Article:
Man on dollar cloud

Underpinned by stronger-than-expected economic growth but tempered by already high valuations, Goldman Sachs Research is forecasting that the S&P 500 index will return 6% in 2024.

In a research note, analysts at the Wall Street giant said they expect the S&P 500 to rise to the 4,700 level by the end of 2024 from its current mark of around 4,500.

The forecast represents a 5% price gain and a total return of about 6%, including dividends, it said.

While Goldman Sachs’ economists are forecasting above-consensus GDP growth of 2.1% in 2024, it said this growth is already largely reflected in stock prices.

Indeed, the firm noted that equity multiples are already high, with the S&P 500’s price-to-earnings ratio in the 87th percentile on a historical basis.

“Our macro forecasts imply a benign outcome for equities, but the current starting point will limit the potential appreciation for the benchmark U.S. equity index in 2024,” said David Kostin, chief U.S. equity strategist with Goldman Sachs Research, in the report.

Against the backdrop of strong economic growth, the bank’s economists said the U.S. Federal Reserve is unlikely to start cutting rates until the last quarter of 2024 — neutralizing another potential positive catalyst for stocks.

“Resilient economic growth in the beginning of the year will force the market to push back its current pricing that Fed cuts will begin in the second quarter,” Kostin said in the report.

As a result, Goldman analysts expect most of the S&P 500 index’s gains to come toward the end of 2024.

“U.S. election uncertainty will suppress risk appetite. Later in the year, the first Fed cut and resolution of election uncertainty will lift U.S. equity prices,” Kostin added.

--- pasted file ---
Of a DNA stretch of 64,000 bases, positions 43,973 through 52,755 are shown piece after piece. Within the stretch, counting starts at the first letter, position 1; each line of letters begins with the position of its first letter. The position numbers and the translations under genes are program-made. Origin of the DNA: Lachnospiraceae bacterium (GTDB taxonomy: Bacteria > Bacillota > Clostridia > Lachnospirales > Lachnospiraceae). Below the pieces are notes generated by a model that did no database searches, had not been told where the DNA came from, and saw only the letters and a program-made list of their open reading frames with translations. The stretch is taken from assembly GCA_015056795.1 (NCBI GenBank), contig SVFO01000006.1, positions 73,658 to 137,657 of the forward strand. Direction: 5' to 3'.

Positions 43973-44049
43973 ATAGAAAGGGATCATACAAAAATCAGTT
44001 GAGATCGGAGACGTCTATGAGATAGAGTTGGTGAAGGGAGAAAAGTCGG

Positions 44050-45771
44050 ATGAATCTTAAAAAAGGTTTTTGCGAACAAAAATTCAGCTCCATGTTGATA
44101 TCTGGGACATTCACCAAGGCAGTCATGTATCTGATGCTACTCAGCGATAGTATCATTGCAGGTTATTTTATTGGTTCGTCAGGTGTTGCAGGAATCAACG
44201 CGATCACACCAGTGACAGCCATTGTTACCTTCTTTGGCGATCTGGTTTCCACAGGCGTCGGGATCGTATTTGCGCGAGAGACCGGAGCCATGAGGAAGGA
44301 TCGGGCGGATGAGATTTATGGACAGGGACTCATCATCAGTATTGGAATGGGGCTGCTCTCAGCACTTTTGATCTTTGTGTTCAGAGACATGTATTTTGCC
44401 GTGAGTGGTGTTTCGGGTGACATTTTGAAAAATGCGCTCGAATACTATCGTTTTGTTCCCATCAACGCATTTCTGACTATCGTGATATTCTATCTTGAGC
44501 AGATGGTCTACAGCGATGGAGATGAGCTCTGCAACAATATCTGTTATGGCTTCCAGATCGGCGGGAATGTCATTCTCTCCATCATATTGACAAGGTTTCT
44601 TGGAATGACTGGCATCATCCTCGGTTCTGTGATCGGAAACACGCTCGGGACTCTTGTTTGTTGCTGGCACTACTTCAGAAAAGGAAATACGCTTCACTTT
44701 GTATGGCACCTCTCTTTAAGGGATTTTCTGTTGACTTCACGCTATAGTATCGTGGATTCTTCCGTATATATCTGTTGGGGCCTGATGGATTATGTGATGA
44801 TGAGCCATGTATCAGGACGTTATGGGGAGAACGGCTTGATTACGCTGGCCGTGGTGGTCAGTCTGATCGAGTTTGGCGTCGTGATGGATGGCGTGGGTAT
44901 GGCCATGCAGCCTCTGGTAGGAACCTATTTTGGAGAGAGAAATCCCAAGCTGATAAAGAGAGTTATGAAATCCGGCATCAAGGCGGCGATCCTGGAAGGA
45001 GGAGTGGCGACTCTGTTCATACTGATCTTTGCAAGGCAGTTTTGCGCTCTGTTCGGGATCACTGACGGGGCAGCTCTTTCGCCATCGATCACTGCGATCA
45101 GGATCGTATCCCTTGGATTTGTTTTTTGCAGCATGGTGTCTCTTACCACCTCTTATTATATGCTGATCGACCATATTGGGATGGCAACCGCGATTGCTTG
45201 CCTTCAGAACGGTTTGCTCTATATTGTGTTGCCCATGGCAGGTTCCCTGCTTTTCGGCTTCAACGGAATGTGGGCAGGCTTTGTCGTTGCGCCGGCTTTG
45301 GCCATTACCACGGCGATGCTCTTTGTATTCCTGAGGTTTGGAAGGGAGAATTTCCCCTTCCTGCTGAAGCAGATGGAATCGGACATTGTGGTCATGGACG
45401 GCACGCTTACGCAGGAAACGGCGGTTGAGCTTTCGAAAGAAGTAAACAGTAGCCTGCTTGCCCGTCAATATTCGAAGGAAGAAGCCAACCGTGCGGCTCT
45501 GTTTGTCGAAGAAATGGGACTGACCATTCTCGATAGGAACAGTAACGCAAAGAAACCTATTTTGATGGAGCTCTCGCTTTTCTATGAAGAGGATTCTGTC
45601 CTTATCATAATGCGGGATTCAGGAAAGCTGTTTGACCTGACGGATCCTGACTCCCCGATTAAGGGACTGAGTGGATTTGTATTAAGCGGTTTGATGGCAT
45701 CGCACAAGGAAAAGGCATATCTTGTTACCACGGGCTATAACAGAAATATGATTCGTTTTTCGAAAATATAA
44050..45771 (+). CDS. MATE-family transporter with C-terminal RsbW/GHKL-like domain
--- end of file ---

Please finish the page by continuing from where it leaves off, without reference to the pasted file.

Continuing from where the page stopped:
With interest rates at elevated levels, cash will remain an attractive alternative to stocks in the year ahead, the report suggested.

“Three-month Treasury bills yield around 5.5%, similar to the earnings yield on the S&P 500 index,” it said.

Households, mutual funds, pension funds and foreign investors have historically high allocations to equities and relatively low exposure to bonds and cash, the report said. “We forecast most of these ownership categories will be net sellers of stocks in 2024,” Kostin said in the report.

Conversely, companies are expected to accumulate US$550 billion worth of equities next year through a combination of stock buybacks and merger and acquisition activity.

Within the equity category, Goldman said that “quality” stocks — companies with higher profitability, stronger balance sheets, and stable sales and earnings growth — could outperform the market given a likely environment of persistent recession worries.

“Our analysts project that growth stocks, which have a higher expected growth rate than the rest of the market, may be attractive given stable economic growth and interest rates. Lagging cyclical stocks that are sensitive to a downturn may rally, given that our economists believe recession risk is lower than feared,” it said.

The handful of tech giants that have driven U.S. markets this year will likely continue to hold an edge on the rest of the market, Goldman said, but their advantage will shrink and “the risk-reward for mega-cap tech stocks isn’t especially attractive given expectations are already elevated.”